NR- We hold 7 college degrees between the 4 of us. We have heavy support from family and friends. We are not really big party animals- kinda mild- and would rather hang out and talk with fans and friends. Despite our over education on the bus we still talk about beer and girls.

TNS- What kind of music are you listening to? What's in your iPod?

Mike Arbogast - In the iPod - Keith Urban, Brad Paisley, John Meyer, Dave Matthews

Jim Bidwell - Best of Chess Records, Blues Breakers, Jay-Z

Bryan Martin - Paul Simon - Graceland, Levon Helm, Hayseed-Dixie

Josh Swiger - Miranda Lambert, Hanson, Jack Ingram,

TNS- If you had a crystal ball and looked forward five years, what do you see for yourself?

NR- We want to be successful touring musicians that can reach to a larger audience.

TNS- Nickname for your guitar or other instruments?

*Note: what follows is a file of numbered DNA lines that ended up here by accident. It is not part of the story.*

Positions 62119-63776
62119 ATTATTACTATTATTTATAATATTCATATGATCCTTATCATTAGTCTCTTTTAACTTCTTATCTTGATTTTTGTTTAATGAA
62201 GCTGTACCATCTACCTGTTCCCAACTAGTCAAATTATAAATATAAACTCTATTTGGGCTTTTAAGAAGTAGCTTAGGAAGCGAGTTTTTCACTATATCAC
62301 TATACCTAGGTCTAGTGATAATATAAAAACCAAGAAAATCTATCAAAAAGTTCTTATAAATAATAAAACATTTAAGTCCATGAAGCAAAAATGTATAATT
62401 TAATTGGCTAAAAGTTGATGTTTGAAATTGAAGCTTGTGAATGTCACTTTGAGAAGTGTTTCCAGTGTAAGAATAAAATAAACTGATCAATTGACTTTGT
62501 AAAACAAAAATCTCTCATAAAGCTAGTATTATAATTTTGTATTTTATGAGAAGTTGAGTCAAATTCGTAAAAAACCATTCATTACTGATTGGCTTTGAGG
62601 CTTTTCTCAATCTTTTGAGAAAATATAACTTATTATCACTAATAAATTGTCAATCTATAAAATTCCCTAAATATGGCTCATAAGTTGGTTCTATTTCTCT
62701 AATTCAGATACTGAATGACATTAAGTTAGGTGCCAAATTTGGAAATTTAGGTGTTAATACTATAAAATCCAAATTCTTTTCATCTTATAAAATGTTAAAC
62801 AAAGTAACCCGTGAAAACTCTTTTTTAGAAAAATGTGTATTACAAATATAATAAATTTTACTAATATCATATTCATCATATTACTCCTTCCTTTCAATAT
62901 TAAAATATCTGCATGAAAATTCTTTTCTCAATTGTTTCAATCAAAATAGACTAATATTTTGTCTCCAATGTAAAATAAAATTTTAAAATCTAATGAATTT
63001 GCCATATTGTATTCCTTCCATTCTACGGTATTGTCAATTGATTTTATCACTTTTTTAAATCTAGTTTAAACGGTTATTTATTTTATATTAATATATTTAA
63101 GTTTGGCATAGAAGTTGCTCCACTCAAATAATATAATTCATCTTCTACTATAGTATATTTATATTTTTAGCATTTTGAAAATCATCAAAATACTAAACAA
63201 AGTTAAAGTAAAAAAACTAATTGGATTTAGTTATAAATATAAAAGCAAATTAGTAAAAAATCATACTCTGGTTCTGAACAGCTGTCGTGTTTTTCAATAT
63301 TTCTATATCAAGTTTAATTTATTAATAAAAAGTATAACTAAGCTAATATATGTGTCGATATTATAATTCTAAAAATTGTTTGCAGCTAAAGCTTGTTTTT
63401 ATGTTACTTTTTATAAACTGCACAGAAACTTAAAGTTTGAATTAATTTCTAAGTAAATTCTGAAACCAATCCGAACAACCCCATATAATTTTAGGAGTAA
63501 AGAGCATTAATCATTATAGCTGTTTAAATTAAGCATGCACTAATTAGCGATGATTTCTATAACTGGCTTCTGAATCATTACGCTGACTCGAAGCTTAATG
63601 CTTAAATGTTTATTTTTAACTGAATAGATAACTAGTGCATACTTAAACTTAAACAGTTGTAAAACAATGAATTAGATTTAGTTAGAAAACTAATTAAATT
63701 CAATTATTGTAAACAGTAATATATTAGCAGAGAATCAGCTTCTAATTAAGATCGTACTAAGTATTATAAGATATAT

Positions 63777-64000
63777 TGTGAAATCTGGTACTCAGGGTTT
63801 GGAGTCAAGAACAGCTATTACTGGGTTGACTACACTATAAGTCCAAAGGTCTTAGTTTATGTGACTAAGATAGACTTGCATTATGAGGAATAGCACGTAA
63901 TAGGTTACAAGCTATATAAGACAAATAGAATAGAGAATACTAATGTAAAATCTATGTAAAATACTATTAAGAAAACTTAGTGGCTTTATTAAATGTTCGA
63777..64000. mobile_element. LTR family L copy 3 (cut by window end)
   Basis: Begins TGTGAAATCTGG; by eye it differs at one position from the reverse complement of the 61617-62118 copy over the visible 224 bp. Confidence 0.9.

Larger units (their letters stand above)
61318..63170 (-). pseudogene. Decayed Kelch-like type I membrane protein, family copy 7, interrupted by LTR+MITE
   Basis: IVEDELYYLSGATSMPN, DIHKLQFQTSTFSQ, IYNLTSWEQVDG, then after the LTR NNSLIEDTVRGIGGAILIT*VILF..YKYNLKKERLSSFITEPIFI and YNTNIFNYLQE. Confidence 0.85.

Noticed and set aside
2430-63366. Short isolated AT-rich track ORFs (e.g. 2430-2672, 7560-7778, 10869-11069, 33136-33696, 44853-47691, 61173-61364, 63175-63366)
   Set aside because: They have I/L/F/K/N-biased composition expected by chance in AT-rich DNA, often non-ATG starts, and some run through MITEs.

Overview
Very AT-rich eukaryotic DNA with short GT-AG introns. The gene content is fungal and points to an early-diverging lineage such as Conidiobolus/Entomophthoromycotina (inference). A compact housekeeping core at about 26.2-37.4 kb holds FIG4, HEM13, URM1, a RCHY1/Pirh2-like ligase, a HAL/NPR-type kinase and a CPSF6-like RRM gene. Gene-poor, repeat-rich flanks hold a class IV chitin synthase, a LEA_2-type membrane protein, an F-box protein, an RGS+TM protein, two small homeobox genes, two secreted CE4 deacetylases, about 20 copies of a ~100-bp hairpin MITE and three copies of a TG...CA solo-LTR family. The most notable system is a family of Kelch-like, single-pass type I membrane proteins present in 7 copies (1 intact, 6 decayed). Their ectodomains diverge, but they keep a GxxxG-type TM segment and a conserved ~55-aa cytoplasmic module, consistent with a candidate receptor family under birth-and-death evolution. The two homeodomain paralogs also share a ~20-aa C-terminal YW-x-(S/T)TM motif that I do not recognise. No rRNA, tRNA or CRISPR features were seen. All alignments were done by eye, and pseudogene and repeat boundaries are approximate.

NR- Rooster - a really old telecaster, that we bought of a guy named "Rooster" and The Stick - an electric upright bass - http://thatnashvillesound.blogspot.com/2009/11/up-coming-new-nashville-new-relics-with.html


Despite being a small, rural state, West Virginia seems to consistently produce some of the most talented country music entertainers in America.

With renowned acts like Brad Paisley, Bill Withers and Little Jimmy Dickens calling the Mountain State home, musical talent seems to flow through this state like Natural Light flowing through a Mountaineer football tailgate participant.

One band (whose roots delve deep into the Morgantown landscape) attempting to get its name listed among the likes of Paisley, is The New Relics.

The New Relics have been performing in the Morgantown area since its inception.

However, the group has yet to reach critical and commercial acclaim in the rough and tumble Nashville music scene.

The group is hoping to change its fortunes with its latest release, "Monongalia."

With a title paying homage to their home county, "Monongalia," The New Relics attempt to bring its down-home country sound to mainstream audiences.